Small-scale schemes are preferred because they minimize social and environmental impacts and are often more reliable, and can have positive effects on the development of remote areas. They reduce dependence on a single large infrastructure and diffuse the risk of damage and power cuts. We can think of combating deforestation by replacing fire wood with such alternate energy sources especially in the remote and mountain areas where the practice of consuming fire wood is still rampant.
Massive quantities of waste, surface dumps and slag heaps are only the most visible consequences of execution of large hydro electric projects like what we have seen in the construction of Kishanganga hydel project. This leads to atmospheric pollution and the loss of biodiversity and vegetative cover, which in turn destabilizes mountain slopes.
The challenge is to balance project building opportunities with environmental and social responsibility more specifically in the present scenario when we are struggling to combat the visible climate changes owing to unplanned and undesired human activities. Our thrust should be to ensure that mountain ecosystems are protected and traditional mountain cultures are safeguarded. Policies and legislation should be reflective of this challenge and oblige companies/ agencies involved in building such electric projects not only to respect environmental and social standards but to have a certain percentage of the total project cost for the activities towards the development of the mountains and the mountain people under corporate social responsibility.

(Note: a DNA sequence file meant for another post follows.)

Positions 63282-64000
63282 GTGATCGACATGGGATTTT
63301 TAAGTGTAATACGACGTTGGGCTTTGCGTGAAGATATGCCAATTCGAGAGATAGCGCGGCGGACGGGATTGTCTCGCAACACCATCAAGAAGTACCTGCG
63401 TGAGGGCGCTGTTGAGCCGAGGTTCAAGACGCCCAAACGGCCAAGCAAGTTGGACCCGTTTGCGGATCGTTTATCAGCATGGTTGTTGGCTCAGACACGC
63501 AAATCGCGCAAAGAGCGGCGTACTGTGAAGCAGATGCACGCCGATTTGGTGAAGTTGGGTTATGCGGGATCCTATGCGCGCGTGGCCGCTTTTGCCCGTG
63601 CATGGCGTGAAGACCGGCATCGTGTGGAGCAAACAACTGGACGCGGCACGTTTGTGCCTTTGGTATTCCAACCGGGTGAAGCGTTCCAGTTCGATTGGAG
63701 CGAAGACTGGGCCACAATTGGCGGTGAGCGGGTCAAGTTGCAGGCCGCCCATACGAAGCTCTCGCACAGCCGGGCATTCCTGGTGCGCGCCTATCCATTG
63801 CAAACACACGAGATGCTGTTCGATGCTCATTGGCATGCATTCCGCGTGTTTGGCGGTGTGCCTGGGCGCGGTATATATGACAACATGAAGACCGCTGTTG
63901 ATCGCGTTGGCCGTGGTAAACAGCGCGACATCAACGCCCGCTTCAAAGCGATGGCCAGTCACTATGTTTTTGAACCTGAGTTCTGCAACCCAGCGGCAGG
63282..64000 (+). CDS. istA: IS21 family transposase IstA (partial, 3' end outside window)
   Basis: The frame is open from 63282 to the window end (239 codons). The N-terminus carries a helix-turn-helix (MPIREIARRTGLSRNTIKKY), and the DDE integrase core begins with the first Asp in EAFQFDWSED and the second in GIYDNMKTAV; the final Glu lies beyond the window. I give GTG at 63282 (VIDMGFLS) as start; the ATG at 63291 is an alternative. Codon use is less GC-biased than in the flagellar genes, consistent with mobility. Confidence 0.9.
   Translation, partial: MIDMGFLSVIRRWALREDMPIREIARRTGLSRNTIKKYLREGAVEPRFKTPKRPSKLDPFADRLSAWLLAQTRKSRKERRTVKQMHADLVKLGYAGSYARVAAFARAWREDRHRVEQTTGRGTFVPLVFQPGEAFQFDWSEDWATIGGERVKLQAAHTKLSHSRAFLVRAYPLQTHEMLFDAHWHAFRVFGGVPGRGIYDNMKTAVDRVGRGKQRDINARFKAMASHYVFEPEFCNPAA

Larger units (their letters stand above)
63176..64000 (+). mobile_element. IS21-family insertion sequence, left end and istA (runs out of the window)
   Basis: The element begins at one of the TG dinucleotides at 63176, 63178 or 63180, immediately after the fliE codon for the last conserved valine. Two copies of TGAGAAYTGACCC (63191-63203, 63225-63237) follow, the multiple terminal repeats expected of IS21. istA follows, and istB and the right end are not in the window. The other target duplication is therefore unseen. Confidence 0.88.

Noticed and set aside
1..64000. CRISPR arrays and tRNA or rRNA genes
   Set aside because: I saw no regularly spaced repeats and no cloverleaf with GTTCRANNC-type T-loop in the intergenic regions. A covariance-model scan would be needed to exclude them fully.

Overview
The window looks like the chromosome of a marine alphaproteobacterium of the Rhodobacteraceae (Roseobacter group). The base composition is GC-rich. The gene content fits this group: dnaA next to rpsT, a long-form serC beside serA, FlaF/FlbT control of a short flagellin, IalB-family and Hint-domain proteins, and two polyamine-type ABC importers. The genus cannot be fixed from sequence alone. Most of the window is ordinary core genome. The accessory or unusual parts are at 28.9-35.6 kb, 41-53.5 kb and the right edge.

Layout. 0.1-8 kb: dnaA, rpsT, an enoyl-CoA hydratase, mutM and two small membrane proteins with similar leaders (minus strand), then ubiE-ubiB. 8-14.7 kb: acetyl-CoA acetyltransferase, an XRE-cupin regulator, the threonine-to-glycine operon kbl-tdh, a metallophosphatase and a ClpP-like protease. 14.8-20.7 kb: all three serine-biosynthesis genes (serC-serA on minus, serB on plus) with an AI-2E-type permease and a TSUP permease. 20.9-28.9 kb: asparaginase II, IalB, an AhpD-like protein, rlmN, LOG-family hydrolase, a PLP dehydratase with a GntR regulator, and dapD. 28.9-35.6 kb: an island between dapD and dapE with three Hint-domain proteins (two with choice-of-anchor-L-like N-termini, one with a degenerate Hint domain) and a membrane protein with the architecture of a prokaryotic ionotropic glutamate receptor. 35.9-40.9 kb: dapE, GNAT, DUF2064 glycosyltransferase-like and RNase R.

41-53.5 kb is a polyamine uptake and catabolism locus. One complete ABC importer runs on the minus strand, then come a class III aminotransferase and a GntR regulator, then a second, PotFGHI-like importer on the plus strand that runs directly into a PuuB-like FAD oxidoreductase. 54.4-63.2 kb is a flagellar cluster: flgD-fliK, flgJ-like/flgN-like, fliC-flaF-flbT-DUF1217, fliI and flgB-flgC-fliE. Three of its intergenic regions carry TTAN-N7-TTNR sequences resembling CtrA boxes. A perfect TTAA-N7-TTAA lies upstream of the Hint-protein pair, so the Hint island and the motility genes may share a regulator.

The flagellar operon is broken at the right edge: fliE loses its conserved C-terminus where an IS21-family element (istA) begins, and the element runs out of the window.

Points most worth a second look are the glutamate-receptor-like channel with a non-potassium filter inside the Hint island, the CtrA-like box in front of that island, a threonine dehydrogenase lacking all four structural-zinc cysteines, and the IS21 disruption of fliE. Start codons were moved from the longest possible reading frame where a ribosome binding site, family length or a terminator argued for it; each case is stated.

Let us not forget that we have a tourist dependent economy and sell the beautiful landscape, lush green high lands & snow capped mountains in the national and international tourist markets to attract more and more tourist to our UTs. It is therefore imperative that every developmental activity including building of hydro power projects in the mountain area should always be preceded by a careful assessment of local conditions accompanied by impact monitoring owing to the fragile mountain ecosystems. This is especially important when successful projects are scaled up to larger areas or applied in new settings with different characteristics.
The author is Chairman of Al’Sarwat Educational Foundation Anantnag